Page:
After harvest comes to an end and the wine is happily fermenting in the cellar, the vines get ready for their long winter nap. From approximately November to March, the vines are dormant, preparing for budbreak and the next harvest season. However, even though the vines are dormant, the vineyard crew is still hard at work from January to March with a process we call pruning.
Pruning is an essential part of vine growth and management and is the only way to focus the growth of the vine where you want it. Pruning helps regulate crop size, dictates how many buds will open in the spring and how many flowers will develop, as each flower becomes a grape. Without pruning, the vines will produce a surplus of fruit, which can lead to lower quality.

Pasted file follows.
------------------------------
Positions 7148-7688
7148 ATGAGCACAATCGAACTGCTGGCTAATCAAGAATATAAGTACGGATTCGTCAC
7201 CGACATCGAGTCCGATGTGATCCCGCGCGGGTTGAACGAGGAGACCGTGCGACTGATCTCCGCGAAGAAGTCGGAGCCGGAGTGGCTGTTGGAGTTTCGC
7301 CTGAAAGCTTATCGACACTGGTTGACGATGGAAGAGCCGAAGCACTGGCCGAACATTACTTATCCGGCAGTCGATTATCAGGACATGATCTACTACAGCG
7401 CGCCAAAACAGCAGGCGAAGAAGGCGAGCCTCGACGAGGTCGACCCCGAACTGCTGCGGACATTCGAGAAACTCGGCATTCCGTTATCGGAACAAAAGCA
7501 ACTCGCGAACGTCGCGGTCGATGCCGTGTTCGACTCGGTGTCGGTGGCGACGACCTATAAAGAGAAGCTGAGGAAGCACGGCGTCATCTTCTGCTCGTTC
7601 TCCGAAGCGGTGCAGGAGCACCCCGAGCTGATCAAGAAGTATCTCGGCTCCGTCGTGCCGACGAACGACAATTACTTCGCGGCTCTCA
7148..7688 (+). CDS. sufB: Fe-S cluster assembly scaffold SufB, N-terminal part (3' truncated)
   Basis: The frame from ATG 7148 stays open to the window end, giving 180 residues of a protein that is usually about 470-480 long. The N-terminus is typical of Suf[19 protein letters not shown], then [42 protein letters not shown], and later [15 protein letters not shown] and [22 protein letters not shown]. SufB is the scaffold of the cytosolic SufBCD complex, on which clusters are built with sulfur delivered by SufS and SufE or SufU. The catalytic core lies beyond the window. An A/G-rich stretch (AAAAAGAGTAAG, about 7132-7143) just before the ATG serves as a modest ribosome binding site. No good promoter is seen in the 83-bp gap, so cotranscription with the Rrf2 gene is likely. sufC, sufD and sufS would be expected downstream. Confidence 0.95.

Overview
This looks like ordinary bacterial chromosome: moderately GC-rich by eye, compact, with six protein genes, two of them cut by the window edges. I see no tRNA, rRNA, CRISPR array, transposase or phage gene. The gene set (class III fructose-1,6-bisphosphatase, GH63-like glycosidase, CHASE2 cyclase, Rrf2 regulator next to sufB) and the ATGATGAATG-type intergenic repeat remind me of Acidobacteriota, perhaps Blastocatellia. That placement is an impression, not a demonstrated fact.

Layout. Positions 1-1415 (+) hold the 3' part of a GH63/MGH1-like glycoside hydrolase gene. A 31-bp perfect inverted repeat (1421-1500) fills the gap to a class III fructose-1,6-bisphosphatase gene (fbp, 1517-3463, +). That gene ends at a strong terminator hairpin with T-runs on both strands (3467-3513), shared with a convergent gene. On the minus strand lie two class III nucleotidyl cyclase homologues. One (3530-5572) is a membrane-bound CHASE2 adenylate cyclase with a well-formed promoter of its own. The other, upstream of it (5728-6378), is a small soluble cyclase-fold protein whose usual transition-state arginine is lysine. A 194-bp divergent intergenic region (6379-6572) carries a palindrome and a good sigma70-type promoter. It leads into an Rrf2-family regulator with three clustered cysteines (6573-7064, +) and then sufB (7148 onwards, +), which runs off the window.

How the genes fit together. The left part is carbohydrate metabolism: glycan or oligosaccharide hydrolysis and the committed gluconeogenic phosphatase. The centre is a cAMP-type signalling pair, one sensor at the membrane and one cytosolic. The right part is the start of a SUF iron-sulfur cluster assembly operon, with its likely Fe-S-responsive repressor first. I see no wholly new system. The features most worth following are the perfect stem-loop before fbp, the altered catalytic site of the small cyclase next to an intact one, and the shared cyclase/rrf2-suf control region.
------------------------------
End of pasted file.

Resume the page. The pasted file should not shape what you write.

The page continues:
The Peju vineyard team began pruning in late January, and will collectively prune 178.15 miles of vineyards between now and March. To put that distance into perspective, that is the same distance as if you traveled from Napa to Lake Tahoe.